Massachusetts Beverage Business



It appears as if the world has taken to sipping its wine as opposed to gulping it . . . well the world with the exception of the US. Wine drinkers in France, Italy and across Europe uncorked fewer bottles last year as the global economy slowed dramatically, leaving the United States as the world’s largest consumer, an industry group reported. After years of non-stop growth, global wine consumption contracted by .8 percent last year, according to the International Organization of Vine and Wine’s first estimate. That is the first drop since records began in 2OO4. Falling wine consumption in Europe offset growth in other countries, such as the US, which for the first time surpassed Italy in terms of total consumption, the organization said in its annual report on the market.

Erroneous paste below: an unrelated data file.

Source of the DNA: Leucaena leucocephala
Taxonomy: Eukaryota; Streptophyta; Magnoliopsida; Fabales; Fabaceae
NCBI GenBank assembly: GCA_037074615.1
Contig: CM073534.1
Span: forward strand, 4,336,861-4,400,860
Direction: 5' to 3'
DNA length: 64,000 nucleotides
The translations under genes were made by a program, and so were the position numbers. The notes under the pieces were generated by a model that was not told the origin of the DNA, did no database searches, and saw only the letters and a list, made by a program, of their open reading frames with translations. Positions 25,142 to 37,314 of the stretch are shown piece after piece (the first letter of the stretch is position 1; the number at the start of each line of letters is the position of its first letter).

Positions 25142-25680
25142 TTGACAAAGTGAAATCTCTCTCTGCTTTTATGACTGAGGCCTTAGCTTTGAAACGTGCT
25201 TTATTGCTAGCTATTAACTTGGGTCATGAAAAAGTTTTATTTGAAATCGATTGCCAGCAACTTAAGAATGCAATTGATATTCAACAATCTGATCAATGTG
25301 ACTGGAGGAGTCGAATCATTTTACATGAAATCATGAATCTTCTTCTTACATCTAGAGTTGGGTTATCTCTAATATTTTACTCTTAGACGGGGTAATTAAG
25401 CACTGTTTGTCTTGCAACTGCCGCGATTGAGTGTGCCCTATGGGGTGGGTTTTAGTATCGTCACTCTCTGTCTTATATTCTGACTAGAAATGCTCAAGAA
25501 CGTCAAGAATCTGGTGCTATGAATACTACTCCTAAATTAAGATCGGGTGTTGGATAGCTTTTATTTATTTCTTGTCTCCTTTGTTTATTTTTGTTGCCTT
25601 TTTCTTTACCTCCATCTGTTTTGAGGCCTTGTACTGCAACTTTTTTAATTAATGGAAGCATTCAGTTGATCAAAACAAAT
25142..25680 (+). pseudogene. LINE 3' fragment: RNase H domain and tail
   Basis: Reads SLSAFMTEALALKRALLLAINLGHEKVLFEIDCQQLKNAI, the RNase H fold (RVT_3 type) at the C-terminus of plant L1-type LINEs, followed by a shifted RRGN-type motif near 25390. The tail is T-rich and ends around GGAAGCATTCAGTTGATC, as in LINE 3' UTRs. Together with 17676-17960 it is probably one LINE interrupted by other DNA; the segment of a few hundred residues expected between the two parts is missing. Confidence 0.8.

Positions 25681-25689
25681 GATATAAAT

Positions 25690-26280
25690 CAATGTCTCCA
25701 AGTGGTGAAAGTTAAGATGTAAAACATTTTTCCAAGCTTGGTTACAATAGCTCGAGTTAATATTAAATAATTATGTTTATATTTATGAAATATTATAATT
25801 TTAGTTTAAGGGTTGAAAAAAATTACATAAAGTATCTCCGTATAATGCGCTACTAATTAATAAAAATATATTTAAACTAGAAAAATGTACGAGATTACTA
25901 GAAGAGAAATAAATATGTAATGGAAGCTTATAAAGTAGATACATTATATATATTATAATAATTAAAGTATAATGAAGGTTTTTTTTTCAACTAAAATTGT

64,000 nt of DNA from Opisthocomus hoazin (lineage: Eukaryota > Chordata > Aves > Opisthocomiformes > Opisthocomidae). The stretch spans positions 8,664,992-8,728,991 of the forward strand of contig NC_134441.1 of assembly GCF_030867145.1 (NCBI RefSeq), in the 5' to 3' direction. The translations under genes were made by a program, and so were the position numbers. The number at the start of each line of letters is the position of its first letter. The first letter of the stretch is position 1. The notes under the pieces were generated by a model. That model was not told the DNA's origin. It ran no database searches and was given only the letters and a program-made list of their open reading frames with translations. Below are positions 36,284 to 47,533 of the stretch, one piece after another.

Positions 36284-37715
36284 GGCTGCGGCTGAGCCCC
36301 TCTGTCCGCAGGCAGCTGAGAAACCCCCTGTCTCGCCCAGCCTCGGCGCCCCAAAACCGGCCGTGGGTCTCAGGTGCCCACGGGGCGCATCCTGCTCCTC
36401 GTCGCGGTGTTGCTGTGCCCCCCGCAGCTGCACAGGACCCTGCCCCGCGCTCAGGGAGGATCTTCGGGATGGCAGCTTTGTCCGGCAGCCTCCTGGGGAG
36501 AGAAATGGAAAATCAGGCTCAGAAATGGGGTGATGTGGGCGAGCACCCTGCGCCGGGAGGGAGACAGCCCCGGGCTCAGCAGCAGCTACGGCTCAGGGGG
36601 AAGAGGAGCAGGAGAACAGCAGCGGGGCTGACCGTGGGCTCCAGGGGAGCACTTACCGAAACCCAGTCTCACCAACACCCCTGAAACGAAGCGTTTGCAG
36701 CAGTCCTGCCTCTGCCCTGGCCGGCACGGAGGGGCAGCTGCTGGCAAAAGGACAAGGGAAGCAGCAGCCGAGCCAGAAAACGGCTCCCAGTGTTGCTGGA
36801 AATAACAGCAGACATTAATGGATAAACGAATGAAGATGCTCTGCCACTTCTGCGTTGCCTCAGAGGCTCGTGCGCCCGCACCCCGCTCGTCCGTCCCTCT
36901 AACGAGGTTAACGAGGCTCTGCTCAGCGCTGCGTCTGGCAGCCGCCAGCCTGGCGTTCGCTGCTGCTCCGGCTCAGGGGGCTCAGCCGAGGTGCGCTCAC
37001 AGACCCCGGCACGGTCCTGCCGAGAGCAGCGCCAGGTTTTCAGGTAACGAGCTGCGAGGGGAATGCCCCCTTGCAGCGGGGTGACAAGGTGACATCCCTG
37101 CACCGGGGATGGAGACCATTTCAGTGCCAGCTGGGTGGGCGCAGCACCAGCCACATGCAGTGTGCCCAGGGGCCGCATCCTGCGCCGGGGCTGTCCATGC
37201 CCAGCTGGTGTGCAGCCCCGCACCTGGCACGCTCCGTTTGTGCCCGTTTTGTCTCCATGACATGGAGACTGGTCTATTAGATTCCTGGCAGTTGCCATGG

In another shift in the industry, European vineyards accounted for less than half of the world’s grape production for the first time. World wine consumption last year fell to 243 million hectoliters (6.4 billion gallons), down from 245 million hectoliters in 2OO7. Consumption fell in all of Europe’s major wine-producing and consuming countries, including France, Italy and Germany, Europe’s biggest wine-drinking nations. This was partly offset by the rising demand in countries such as the United States, Canada and Australia. New World wines from countries such as Argentina, Chile, South Africa, Australia, New Zealand, and the US – saw their share of global wine exports rise to nearly 3O percent last year, up from an average of 23.3 percent between 2OO1 and 2OO5. Italy remains the world’s largest wine exporter measured by volume, although France keeps the title of biggest wine exporter in terms of value.

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